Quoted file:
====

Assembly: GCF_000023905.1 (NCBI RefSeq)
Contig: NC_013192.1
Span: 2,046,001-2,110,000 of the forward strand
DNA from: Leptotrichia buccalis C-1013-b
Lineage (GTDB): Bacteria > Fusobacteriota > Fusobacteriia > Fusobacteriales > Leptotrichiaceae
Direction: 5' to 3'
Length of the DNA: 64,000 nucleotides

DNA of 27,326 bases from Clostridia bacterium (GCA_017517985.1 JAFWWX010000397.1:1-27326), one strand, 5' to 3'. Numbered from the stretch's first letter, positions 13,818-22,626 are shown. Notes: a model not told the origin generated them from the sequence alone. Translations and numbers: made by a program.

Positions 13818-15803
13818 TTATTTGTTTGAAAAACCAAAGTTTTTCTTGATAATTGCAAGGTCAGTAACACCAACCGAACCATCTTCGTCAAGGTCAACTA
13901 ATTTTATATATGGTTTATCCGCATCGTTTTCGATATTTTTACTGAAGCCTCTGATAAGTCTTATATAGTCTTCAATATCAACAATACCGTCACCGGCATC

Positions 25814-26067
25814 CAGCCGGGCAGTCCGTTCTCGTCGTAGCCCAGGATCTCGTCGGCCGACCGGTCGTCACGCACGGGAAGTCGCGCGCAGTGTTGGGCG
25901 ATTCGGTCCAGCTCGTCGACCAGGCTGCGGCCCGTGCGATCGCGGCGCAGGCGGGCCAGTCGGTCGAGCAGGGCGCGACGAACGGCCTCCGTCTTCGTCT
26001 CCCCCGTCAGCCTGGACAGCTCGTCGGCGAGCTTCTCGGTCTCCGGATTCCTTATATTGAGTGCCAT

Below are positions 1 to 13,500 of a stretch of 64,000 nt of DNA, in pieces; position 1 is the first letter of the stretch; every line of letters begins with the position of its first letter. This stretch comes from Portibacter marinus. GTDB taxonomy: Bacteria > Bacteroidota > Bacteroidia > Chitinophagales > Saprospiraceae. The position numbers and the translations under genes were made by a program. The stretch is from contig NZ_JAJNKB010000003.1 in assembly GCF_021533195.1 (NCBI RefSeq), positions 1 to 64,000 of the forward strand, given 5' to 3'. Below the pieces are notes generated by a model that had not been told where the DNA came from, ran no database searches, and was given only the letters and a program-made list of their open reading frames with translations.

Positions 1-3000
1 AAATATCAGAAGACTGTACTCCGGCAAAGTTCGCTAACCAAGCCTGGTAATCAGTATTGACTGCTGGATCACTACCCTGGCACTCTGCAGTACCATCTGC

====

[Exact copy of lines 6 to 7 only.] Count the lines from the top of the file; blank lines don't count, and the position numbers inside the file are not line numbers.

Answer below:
Direction: 5' to 3'
Length of the DNA: 64,000 nucleotides